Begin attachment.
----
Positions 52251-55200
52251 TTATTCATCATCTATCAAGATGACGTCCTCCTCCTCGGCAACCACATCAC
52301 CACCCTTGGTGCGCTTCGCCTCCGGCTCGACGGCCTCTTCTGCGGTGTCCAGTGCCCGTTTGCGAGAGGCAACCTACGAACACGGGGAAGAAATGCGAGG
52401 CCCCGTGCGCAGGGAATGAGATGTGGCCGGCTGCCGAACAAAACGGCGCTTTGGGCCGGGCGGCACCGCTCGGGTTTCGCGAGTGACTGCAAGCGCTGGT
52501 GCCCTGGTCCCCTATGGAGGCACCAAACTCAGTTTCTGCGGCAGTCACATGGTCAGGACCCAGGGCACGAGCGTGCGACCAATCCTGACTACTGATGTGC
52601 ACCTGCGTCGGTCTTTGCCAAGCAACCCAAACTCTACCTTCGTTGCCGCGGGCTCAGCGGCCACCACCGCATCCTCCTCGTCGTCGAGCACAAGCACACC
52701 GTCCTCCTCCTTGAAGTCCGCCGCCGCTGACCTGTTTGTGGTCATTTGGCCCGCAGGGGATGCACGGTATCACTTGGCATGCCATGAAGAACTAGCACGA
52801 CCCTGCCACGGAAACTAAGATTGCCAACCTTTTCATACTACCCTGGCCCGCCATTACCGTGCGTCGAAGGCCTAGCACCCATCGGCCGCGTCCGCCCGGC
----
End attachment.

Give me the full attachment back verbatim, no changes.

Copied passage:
Positions 52251-55200
52251 TTATTCATCATCTATCAAGATGACGTCCTCCTCCTCGGCAACCACATCAC
52301 CACCCTTGGTGCGCTTCGCCTCCGGCTCGACGGCCTCTTCTGCGGTGTCCAGTGCCCGTTTGCGAGAGGCAACCTACGAACACGGGGAAGAAATGCGAGG
52401 CCCCGTGCGCAGGGAATGAGATGTGGCCGGCTGCCGAACAAAACGGCGCTTTGGGCCGGGCGGCACCGCTCGGGTTTCGCGAGTGACTGCAAGCGCTGGT
52501 GCCCTGGTCCCCTATGGAGGCACCAAACTCAGTTTCTGCGGCAGTCACATGGTCAGGACCCAGGGCACGAGCGTGCGACCAATCCTGACTACTGATGTGC
52601 ACCTGCGTCGGTCTTTGCCAAGCAACCCAAACTCTACCTTCGTTGCCGCGGGCTCAGCGGCCACCACCGCATCCTCCTCGTCGTCGAGCACAAGCACACC
52701 GTCCTCCTCCTTGAAGTCCGCCGCCGCTGACCTGTTTGTGGTCATTTGGCCCGCAGGGGATGCACGGTATCACTTGGCATGCCATGAAGAACTAGCACGA
52801 CCCTGCCACGGAAACTAAGATTGCCAACCTTTTCATACTACCCTGGCCCGCCATTACCGTGCGTCGAAGGCCTAGCACCCATCGGCCGCGTCCGCCCGGC